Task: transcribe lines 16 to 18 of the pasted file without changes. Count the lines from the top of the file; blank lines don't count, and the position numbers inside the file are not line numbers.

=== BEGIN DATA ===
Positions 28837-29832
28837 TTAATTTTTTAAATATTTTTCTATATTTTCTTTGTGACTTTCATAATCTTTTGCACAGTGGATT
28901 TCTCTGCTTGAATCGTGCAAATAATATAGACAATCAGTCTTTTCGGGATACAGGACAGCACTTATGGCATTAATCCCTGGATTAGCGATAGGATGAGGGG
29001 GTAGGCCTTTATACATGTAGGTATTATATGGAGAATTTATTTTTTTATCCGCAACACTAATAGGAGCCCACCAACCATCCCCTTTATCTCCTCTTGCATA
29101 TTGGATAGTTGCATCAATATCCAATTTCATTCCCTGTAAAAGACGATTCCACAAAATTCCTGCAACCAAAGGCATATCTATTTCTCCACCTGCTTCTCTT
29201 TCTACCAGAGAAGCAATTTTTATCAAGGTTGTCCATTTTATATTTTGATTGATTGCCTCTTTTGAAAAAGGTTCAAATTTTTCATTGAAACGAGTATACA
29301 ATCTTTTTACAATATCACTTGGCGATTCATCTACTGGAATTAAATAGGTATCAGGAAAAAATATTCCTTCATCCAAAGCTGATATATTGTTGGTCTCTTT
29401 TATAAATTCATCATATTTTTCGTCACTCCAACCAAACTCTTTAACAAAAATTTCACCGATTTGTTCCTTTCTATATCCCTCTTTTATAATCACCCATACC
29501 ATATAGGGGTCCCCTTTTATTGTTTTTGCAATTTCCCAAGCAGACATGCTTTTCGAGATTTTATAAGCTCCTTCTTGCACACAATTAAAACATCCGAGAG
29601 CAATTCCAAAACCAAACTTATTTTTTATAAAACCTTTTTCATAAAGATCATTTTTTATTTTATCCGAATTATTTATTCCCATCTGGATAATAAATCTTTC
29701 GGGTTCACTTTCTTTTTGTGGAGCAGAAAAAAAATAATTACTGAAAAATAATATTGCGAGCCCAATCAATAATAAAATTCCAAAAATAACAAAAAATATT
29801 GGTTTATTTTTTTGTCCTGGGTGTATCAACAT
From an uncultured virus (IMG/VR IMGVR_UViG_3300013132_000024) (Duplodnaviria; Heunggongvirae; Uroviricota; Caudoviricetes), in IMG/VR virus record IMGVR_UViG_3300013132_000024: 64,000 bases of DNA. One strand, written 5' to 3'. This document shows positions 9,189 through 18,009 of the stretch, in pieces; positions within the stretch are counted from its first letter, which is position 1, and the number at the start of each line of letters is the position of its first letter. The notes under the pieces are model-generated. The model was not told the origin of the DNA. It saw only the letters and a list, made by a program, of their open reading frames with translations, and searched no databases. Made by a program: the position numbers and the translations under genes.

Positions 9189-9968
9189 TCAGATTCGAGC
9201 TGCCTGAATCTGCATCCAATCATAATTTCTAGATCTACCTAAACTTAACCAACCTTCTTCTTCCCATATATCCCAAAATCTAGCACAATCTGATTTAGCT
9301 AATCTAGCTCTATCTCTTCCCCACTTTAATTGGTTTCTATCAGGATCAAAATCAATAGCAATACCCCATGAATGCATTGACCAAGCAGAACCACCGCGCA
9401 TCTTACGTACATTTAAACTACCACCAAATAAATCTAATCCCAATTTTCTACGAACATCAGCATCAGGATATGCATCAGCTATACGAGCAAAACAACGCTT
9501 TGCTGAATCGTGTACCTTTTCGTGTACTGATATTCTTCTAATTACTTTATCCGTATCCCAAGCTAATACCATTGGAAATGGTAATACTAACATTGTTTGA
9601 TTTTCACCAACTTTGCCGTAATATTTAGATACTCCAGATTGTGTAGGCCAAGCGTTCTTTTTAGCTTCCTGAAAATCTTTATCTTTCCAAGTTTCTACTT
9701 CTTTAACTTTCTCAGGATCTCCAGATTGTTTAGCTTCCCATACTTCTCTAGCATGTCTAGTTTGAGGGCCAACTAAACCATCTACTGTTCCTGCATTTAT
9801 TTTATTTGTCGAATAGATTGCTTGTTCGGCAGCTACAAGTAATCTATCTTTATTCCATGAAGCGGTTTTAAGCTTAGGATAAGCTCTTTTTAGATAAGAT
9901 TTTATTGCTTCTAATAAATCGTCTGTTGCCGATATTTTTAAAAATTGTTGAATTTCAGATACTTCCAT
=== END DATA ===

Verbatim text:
9201 TGCCTGAATCTGCATCCAATCATAATTTCTAGATCTACCTAAACTTAACCAACCTTCTTCTTCCCATATATCCCAAAATCTAGCACAATCTGATTTAGCT
9301 AATCTAGCTCTATCTCTTCCCCACTTTAATTGGTTTCTATCAGGATCAAAATCAATAGCAATACCCCATGAATGCATTGACCAAGCAGAACCACCGCGCA
9401 TCTTACGTACATTTAAACTACCACCAAATAAATCTAATCCCAATTTTCTACGAACATCAGCATCAGGATATGCATCAGCTATACGAGCAAAACAACGCTT